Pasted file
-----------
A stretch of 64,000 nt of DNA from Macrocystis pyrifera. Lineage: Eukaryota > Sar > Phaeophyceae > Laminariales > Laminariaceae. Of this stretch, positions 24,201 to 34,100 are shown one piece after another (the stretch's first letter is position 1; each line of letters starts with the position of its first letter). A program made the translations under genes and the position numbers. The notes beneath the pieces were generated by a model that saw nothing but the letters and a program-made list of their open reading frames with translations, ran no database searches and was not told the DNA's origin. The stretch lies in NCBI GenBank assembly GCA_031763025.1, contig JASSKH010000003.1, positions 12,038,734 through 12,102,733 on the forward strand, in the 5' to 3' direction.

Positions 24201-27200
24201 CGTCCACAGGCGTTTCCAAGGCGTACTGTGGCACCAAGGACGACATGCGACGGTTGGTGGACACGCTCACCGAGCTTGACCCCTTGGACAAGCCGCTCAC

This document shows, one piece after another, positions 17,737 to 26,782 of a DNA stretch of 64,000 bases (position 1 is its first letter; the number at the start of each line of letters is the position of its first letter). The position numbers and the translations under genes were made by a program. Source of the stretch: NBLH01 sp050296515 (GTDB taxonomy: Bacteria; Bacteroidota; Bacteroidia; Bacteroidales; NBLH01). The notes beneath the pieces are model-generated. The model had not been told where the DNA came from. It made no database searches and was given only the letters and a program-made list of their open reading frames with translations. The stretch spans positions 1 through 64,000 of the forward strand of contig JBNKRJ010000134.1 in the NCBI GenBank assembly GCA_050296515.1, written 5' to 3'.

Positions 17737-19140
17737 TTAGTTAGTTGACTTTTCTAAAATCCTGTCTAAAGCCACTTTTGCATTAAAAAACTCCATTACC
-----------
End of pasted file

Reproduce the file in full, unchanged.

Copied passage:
A stretch of 64,000 nt of DNA from Macrocystis pyrifera. Lineage: Eukaryota > Sar > Phaeophyceae > Laminariales > Laminariaceae. Of this stretch, positions 24,201 to 34,100 are shown one piece after another (the stretch's first letter is position 1; each line of letters starts with the position of its first letter). A program made the translations under genes and the position numbers. The notes beneath the pieces were generated by a model that saw nothing but the letters and a program-made list of their open reading frames with translations, ran no database searches and was not told the DNA's origin. The stretch lies in NCBI GenBank assembly GCA_031763025.1, contig JASSKH010000003.1, positions 12,038,734 through 12,102,733 on the forward strand, in the 5' to 3' direction.

Positions 24201-27200
24201 CGTCCACAGGCGTTTCCAAGGCGTACTGTGGCACCAAGGACGACATGCGACGGTTGGTGGACACGCTCACCGAGCTTGACCCCTTGGACAAGCCGCTCAC

This document shows, one piece after another, positions 17,737 to 26,782 of a DNA stretch of 64,000 bases (position 1 is its first letter; the number at the start of each line of letters is the position of its first letter). The position numbers and the translations under genes were made by a program. Source of the stretch: NBLH01 sp050296515 (GTDB taxonomy: Bacteria; Bacteroidota; Bacteroidia; Bacteroidales; NBLH01). The notes beneath the pieces are model-generated. The model had not been told where the DNA came from. It made no database searches and was given only the letters and a program-made list of their open reading frames with translations. The stretch spans positions 1 through 64,000 of the forward strand of contig JBNKRJ010000134.1 in the NCBI GenBank assembly GCA_050296515.1, written 5' to 3'.

Positions 17737-19140
17737 TTAGTTAGTTGACTTTTCTAAAATCCTGTCTAAAGCCACTTTTGCATTAAAAAACTCCATTACC